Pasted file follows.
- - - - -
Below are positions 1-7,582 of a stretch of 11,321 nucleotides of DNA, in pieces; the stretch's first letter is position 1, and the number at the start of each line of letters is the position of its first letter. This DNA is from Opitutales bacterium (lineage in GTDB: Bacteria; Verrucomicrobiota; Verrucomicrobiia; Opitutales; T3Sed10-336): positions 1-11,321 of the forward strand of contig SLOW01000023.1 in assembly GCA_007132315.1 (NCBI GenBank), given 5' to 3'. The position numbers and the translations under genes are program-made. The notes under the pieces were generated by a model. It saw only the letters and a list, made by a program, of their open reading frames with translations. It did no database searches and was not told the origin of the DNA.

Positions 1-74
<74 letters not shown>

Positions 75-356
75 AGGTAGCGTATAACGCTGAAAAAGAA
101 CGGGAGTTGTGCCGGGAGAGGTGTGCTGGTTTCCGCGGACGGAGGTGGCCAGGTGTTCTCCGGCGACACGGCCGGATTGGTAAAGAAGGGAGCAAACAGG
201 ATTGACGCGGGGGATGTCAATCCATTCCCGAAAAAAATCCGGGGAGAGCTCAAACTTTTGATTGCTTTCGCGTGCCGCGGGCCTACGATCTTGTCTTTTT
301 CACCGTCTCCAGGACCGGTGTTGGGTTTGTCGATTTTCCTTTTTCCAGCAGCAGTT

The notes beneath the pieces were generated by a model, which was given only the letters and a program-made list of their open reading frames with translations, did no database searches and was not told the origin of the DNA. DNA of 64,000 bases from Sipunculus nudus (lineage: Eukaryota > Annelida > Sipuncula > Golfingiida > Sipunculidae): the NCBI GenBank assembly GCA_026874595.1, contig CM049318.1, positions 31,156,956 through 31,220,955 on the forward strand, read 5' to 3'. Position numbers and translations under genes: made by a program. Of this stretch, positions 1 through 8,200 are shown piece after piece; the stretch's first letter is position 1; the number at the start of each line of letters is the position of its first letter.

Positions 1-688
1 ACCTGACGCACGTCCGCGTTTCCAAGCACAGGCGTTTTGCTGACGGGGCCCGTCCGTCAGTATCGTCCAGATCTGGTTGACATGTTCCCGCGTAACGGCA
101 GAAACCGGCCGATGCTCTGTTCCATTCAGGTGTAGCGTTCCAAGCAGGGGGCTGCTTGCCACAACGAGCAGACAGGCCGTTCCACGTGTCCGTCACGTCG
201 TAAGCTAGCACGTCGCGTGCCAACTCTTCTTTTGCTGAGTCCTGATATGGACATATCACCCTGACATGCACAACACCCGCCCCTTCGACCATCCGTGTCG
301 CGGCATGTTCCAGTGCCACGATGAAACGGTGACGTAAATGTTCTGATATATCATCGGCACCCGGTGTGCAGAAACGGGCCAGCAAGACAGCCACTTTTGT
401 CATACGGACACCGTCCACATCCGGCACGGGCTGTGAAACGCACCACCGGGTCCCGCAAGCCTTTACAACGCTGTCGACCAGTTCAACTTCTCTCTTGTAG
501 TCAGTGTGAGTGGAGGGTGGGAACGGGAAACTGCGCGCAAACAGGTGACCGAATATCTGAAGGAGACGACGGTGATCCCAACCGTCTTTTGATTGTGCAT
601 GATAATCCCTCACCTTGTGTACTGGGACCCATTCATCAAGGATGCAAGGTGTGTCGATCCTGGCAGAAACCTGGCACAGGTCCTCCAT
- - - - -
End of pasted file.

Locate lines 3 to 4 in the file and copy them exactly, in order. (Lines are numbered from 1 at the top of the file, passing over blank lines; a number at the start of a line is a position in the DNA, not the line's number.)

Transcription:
<74 letters not shown>

Positions 75-356